There’s no right or wrong answer. This decision can’t be based solely on which fuel is cheaper and easily available as there are many factors to consider, both options have their pros and cons. Here is a comparison between the two fuels.
Purchasing a lawn mower is no exception, when you purchase home and garden products you must have to consider the health of your family, people landscape, and the health of environment. Both diesel and petrol are refined from crude oil but the diesel fuel is dirty and not pollution free, causes dirty emissions, tend to produce more dark smoke and more harmful against petrol for the environment. This is the primary reason why many people choose to use a petrol mower and the mowers have gained popularity all over the world.
Diesel was cheaper than petrol in past but now its more expensive, a very high price difference between this fight so they are not both about the same when it comes to the price of the fuel itself. Petrol mowers are also cheaper as new purchase and diesel mowers also tend to be more expensive and Diesel fuel is less readily available than petrol these are also the reasons why many people choose a petrol mower.
But As a fuel, diesel is more efficient than petrol, meaning that it produces more energy per given volume of fuel. That means for every gallon of diesel fuel you burn in your mower, you’ll get up to 12 percent more output from the engine than a gallon of petrol in a petrol-powered mower, result is a better mileage, so there is also a saving in that direction. Diesel engines offer more torque than a petrol engine, this allows great acceleration, which also accounts for the great fuel economy numbers. Diesel engines may also have a longer life than petrol engines, which will reduce maintenance and replacement costs.
Noice & Smoothness of Ride
. This is another area where the petrol mowers can easily kick out the diesel mowers. Diesel engine produce horrible roaring noises, it is still louder than the any other mowers. Diesel produces smoke nearby and are much noisier and tend to vibrate. You will also experience less of a smooth ride from your engine, which can make the round a less pleasurable experience.
Tend to Use
If you are making long stripes in a very wide job site or running up and down on hills then diesel mower is an obvious choice. Diesel engines adjust their air-to-fuel ratio depending on how hard they are working and produce MaxTorque, transmit more efficient power to the cutting system allowing the mower to cut the grass more efficiently in hard-working conditions, especially in wet, heavy or thickly Bahiagrown grasses.In large properties or industrial park mowing a powerful mower is better able to accomplish these difficult jobs quickly, saving both time and fuel on each job site. But if you have a medium or wide flat yard and normal turf to mow, a petrol mower suit your needs. If you make short smooth stripes then petrol would be a more sensible option.
First, the diesel engine doesn’t have the parts that usually wear out or give problems. There are no spark plugs, rotors, points, or distributor caps, no carburetor that is going to gum up and be hard to start after being stored for a long period. Second, Diesel fuel and engine combination can produce better engine performance, although this is lessened when the diesel use is bio-diesel, or other forms of enhanced fuel such as black diesel. Diesel engines deliver more power per stroke than petrol engines do; the power difference helps diesel engines to be more efficient than petrol engines, since they can do more work in a given amount of time and fuel.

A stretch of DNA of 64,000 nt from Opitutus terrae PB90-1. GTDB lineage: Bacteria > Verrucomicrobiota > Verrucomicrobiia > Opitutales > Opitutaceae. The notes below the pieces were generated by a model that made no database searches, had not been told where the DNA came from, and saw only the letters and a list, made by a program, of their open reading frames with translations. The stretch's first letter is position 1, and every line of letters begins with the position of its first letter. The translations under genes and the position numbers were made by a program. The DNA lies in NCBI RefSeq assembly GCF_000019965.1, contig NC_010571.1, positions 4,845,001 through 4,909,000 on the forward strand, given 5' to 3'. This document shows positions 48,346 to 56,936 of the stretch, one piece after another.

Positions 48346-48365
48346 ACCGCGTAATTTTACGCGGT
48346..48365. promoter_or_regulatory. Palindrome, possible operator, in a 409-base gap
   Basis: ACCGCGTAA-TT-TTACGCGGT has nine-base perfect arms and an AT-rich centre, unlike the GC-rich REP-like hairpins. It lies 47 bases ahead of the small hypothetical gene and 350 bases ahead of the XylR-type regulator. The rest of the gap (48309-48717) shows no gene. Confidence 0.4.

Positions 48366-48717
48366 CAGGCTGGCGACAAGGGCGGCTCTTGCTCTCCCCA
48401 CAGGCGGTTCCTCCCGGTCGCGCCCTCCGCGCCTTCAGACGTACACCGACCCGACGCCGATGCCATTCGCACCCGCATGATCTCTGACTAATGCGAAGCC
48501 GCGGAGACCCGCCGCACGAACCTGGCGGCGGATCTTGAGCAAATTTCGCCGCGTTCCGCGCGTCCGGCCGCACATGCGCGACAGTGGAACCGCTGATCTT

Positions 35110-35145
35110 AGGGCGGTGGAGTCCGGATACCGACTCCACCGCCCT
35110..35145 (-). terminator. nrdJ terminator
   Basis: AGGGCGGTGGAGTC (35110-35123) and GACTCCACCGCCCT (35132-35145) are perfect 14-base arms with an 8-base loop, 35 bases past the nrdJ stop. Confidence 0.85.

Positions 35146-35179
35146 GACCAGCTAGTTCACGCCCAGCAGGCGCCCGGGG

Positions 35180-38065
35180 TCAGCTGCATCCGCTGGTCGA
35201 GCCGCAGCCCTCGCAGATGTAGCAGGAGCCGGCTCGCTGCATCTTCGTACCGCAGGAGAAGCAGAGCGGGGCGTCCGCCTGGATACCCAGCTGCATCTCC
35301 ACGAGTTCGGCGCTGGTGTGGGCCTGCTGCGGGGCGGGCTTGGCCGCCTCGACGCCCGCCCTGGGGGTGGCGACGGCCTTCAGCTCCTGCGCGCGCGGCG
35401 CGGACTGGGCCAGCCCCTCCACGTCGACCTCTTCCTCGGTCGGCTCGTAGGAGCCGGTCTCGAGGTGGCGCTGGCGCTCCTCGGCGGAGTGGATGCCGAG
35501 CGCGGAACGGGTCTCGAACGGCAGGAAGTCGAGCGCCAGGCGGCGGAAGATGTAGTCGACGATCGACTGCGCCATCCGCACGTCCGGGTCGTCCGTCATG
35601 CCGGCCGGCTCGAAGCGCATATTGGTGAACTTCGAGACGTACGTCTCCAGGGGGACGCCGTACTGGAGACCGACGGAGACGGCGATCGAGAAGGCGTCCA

During frigid weather, diesel engines have a propensity towards gelling up. To fight this, many people who have diesel engines must have an engine block heater installed or keep their device running during colder weather. If you live in a warmer area, where freezing is not an issue, your diesel mower will be more fuel efficient. Diesel engines are harder to start, gives Sluggish performance in cold climates if they contain glow plugs, diesel engines can require you to wait before starting the engine.
You have to choose the right one; follow the tips when weighing the options.
1- Determine the size of your mowing needs and your priorities. Organisations need to sit down and determine the size of their mowing needs because fuel options will vary among mower sizes. The next thing to do is prioritize what’s important to the organisation in terms of sustainability, financial impact, and continuity with the rest of the fleet. For example, if a large percentage of an organisation’s fleet runs on diesel, it makes sense to stick with what they know, for example Army.
2- Make sure the mower will stand up to the needs and assess the costs. Make sure the equipment will hold up to the mowing applications required, regardless of fuel type, Also research how much the equipment will cost in maintenance and upkeep throughout the duration of the expected service life.
3- Compare current and future costs. Review fuel use and costs from previous years thoroughly and compare how the available fuel types will affect costs over the expected life of the equipment.
4- Assess fuel availability and storage. Look at local fuel availability and price; Compare that against what you’re currently using and your storing and transporting needs.
5- Responsibilities are you may be eligible for grants related to greener fuel sources and Environmental concerns.